POINT PLEASANT — Many individuals face the difficulties of being bullied while in school, but those same individuals can persevere through the pain and make a difference in their adult lives.
David Wells, contemporary jazz musician and founder of the Chocolate Jazz Foundation 501C3, was bullied throughout high school and college days. However, he did not let this stop him from achieving his dream of being a jazz musician and fueled him to become a motivational speaker encouraging students to make right the choices and raise awareness about bullying.
Recently, Wells visited Point Pleasant Junior/Senior High School (PPJ/SHS), which was sponsored by Trinity United Methodist Church in Point Pleasant.
Wells, who resides in Parkersburg, has been visiting various schools for approximately seven years now, traveling throughout West Virginia and Ohio, as well as in larger cities like Indianapolis, Ind., Chicago, Ill. and Nashville, Tenn., speaking to students ranging from elementary to high school age. All assemblies Wells attends are cost free to the schools a they are funded by sponsors.
Wells shared he was approached by a principal at a school where he was helping with the music program and was asked if he knew anyone who could speak about bullying with the students. After some thought, he figured he could do a fair job at speaking to students on this subject and so it began. The focus of his presentations are based around bullying and making the right choices in life, focusing on the three D’s — desire, discipline, and determination. He also talks about his journey of being a jazz musician in West Virginia.
During the earlier years of his musical career, Wells had to learn to conquer his stage fright without the use of mood-altering substances. For a time, he used prescription drugs and alcohol to help him cope.
When Wells arrived to the stage of his musical career when he obtained an agent, his agent tried to encourage him to move to a bigger city to help him improve his career. Wells did not want to leave his hometown though, he chose to make his career work and stay in West Virginia.
“Whenever I come into a school in West Virginia, I put really a lot into it because I’m from West Virginia. We got this stigma. So many kids, even parents, use the reason I’m not successful is because I’m born in West Virginia, there’s no contacts, there’s no money…all of my accomplishments that I have achieved in music was in West Virginia. I didn’t move to a bigger city, it was a lot of hard work,” said Wells. “The easiest thing for anyone to do is to quit, I mean anybody can quit…if they keep on getting knocked down, if they keep on getting back up, those are the ones that will be making a difference.”
Throughout the assemblies at PPJ/SHS, Wells put on mini concerts playing his melodic flugelhorn and showed video clips for emphasis. During the middle school assembly, since he was touching on such an emotional subject, he lightened the mood for the students by inviting three staff members up to the stage to try their hand at playing the trumpet.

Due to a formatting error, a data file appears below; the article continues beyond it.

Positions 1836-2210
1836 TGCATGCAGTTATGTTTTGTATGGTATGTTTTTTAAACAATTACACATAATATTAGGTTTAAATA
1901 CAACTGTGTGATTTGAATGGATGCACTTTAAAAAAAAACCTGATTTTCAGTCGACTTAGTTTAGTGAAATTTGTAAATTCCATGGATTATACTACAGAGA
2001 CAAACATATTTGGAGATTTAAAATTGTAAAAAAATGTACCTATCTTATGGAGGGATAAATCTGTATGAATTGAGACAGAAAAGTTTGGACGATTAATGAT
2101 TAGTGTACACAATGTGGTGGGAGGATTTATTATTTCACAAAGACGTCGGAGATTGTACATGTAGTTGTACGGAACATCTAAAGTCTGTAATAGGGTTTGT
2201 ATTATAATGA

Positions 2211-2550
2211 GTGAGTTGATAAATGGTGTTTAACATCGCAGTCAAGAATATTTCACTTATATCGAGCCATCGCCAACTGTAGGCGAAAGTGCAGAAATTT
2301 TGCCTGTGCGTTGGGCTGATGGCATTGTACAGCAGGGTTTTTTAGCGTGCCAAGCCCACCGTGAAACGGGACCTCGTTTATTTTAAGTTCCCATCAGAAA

At one point during his presentation, Wells played the popular tune “Hallelujah” while a clip from “Shrek” played in the background.
Wells commented in the movie “Shrek” the title character feels like an outcast to the villagers as he is an ogre and looks different from them. At one point he tells his friend Donkey it is best if he is left alone commenting, “I don’t have a problem with villagers, the villagers have a problem with me.”
Following, Wells showed a video made by an elementary school which visually captured all a bullied child must carry on them throughout the day.
“A bully is a person who has low self esteem, in other words, they think they can’t do certain things well, they think they can’t do anything well, so what they’ll do 99 percent of the time is pick on someone smaller themselves to make them feel better about themselves,” said Wells. “Bullying is worse today than it has ever been…one out of three kids is bullied every day of school, one out of five kids are the one doing the bullying, there is between 175-200,000 kids a day who don’t go to school because they’re afraid of being bullied or criticized. As I have mentioned, 90 percent of all the bullying that takes place is because of somebody’s appearance.”
Wells visits numerous schools throughout the year and some of these schools have extreme cases of bullying. At one school he visited in Perrysville, Ohio nine students in one year died from suicide and/or drug overdose.
He shared 85 percent of bullying cases do not receive intervention because most children do not let the adults in their lives know what is happening. However, Wells explained, there are two ways students can confront bullying, one way is to stand up against the bully and tell them to stop and the other is to speak out and tell the nearest adult about the bullying situation that was witnessed.
For additional information on Wells’ mission or for access to Wells’ bully resistant podcasts, visit his website at www.davebond.org.
Erin Perkins is a staff writer for Ohio Valley Publishing. Reach her at (304) 675-1333, extension 1992.